RICHMOND, Va. (WRIC) — Liz Thompson lovingly folds newborn-sized onesies and pajamas. She and her husband are just weeks away from welcoming their second son, and it took years of frustration to get to this point.
“Unless you go through it, you don’t even have a clue what it feels like,” Thompson explains. “That was really, really tough for us.”
Thompson and her husband met in middle school and were high school sweethearts. They married in their early 20’s.
“We were about four years into our marriage and people are like, ‘Where are the kids?'” Thompson recalls. “I wasn’t at the point where I felt emotionally I could express where we were, what we were struggling with.”
Thompson had been diagnosed with polycystic ovarian syndrome (PCOS) years before. Irregular menstrual cycles and fertility challenges are signs of the hormonal disorder.
Overall, this 2013 study from the National Institutes of Health found as many as one in six couples deals with infertility.
“Much more common than you think,” says Dr. Kenneth Steingold, an obstetrician/gynecologist who specializes in reproductive endocrinology.
From his office at Virginia Fertility Associates, Steingold explains there is a battery of tests that may help couples figure out what is happening.
Bloodwork looks at hormone levels, how the blood clots and the immune system.
There may also be physical complications.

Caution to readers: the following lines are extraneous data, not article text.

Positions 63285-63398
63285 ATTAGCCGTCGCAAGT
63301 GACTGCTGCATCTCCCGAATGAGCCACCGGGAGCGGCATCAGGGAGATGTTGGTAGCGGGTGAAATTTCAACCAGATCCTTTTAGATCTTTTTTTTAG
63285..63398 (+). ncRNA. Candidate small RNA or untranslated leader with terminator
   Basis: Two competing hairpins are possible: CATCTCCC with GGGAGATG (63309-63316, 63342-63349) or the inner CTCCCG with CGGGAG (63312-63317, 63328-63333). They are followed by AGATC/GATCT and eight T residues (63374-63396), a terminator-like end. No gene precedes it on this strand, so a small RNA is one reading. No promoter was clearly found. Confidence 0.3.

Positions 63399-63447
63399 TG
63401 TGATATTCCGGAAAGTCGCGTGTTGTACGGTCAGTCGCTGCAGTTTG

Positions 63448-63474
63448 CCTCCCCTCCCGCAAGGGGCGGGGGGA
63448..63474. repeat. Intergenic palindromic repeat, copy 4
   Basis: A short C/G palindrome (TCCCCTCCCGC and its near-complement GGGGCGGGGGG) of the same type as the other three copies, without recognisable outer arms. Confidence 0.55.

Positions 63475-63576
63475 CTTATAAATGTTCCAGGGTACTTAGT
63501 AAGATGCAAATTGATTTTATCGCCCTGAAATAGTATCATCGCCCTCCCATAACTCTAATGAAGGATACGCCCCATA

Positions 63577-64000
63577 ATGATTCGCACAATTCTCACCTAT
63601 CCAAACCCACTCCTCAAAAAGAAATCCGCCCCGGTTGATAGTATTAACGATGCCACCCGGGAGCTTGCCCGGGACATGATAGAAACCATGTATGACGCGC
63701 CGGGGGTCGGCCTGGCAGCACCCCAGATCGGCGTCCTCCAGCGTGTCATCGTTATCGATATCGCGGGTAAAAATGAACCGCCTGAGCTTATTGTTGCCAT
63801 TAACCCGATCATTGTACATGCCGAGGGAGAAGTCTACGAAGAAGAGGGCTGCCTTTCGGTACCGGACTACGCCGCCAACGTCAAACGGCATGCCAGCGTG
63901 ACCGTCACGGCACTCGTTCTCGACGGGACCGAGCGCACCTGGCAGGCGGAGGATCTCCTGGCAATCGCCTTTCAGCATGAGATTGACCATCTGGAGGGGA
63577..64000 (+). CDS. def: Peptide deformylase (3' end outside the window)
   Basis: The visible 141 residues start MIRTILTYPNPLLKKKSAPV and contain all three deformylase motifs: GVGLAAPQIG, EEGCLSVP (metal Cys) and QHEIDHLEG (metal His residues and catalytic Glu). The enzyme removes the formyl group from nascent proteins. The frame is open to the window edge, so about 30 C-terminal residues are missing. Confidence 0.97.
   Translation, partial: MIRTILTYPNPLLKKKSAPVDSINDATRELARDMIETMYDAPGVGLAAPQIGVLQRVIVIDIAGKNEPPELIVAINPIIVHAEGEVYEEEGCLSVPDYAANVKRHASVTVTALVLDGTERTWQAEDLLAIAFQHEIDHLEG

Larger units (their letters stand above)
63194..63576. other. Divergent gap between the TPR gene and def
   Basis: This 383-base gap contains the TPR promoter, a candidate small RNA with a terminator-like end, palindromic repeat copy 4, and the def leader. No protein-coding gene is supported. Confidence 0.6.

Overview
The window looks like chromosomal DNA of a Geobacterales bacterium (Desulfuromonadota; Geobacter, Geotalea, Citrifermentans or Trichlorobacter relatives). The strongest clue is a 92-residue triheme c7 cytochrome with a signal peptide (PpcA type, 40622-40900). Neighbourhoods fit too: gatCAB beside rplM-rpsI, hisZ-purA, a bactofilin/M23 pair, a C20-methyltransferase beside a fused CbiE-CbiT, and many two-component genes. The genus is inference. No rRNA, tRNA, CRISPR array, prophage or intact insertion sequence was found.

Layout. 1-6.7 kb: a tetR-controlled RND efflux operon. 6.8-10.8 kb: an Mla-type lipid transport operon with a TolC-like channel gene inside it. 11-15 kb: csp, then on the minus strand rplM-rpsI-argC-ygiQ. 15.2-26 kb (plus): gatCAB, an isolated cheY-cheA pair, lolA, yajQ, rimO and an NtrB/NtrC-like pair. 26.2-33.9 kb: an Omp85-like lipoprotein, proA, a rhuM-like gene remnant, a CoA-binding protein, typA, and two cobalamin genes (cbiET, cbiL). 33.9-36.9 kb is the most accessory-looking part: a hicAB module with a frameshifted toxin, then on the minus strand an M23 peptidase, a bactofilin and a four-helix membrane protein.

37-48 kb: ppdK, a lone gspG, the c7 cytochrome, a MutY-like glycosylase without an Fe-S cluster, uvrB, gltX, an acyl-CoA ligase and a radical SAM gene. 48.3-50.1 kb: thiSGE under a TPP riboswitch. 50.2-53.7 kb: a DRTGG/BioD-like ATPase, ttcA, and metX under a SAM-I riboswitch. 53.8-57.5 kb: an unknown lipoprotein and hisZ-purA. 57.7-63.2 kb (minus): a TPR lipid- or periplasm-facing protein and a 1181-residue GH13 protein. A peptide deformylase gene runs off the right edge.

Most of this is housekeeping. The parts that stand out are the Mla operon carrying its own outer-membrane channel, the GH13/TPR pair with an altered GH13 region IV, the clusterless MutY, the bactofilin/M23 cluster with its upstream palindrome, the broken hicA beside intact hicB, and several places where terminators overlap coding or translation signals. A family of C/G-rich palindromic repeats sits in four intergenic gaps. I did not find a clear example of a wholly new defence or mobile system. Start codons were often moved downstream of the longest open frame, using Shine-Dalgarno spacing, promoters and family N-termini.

“The uterus can be malformed,” Steingold describes. “You’re born that way.”
Steingold says many fertility issues are treatable, but some couples never get answers about why they are experiencing repeated miscarriages or problems conceiving.
“About half of the time, you do not find a cause.”
Steingold says while there are still some unknowns about fertility, a woman’s age is the number one factor affecting it.
Any woman aged 30 who has unsuccessfully tried for a year to conceive or who is 35 and has tried for six months should see a fertility specialist.
As she approached the end of her twenties, Thompson remembers navigating the issues she and her husband were having to start a family.
“I just felt a lot of grief about that,” she says. “We were just going through cycle after cycle of just not getting pregnant.”
The two of them met with Steingold for screenings and to come up with a course of action to manage Thompson’s PCOS.
“That was one thing Dr. Steingold really talked to us about. There’s nobody to blame,” she says about struggles to get pregnant. “Sometimes it’s timing, sometimes it’s a combination of things.”
After eight months of working with Steingold, the Thompsons conceived their first son, who is now two and a half.
“The challenge to get pregnant has really made me grateful for stuff that he does,” she says with a smile. “That most people probably would be really frustrated about, but I just look at him and I think what a miracle.”
She now looks forward to feeling the fulfillment of raising their second son.
“He’s due in October,” she says. “We’re excited.”